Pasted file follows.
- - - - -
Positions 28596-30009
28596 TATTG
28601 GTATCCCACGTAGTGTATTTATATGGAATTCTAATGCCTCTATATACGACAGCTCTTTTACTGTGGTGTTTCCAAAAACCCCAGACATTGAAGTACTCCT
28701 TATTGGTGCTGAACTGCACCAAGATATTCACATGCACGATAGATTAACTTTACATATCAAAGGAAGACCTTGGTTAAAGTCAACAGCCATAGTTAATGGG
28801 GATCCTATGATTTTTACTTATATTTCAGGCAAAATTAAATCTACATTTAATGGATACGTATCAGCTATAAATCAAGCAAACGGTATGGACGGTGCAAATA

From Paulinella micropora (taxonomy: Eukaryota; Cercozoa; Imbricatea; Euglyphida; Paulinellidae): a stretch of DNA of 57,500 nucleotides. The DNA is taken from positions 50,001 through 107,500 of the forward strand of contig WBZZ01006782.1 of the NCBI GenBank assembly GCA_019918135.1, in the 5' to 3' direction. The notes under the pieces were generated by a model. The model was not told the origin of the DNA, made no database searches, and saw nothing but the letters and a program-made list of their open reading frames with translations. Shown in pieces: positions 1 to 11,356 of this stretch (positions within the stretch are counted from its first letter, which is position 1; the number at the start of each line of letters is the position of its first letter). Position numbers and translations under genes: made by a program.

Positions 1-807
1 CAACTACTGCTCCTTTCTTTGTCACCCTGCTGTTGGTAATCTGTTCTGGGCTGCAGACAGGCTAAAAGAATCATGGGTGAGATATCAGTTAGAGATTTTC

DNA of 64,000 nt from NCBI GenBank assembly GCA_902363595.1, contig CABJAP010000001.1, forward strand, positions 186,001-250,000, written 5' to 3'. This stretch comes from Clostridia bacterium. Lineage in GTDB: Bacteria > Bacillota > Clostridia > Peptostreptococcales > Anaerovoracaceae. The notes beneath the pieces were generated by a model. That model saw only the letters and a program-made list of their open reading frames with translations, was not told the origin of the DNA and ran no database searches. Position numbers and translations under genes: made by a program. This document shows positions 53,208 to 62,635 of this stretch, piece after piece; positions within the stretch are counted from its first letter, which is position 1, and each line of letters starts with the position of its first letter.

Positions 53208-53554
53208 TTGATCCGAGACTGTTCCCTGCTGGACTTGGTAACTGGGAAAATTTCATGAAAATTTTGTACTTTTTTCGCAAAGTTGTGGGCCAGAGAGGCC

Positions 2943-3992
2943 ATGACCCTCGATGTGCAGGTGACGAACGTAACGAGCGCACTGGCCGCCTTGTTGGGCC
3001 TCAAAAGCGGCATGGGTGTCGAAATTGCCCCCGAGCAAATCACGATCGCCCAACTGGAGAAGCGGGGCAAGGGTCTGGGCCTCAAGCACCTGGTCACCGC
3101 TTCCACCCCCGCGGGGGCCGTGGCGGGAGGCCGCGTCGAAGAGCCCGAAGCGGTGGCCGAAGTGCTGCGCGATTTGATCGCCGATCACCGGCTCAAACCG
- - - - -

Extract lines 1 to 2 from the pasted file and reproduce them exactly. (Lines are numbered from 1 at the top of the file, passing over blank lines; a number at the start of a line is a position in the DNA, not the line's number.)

Positions 28596-30009
28596 TATTG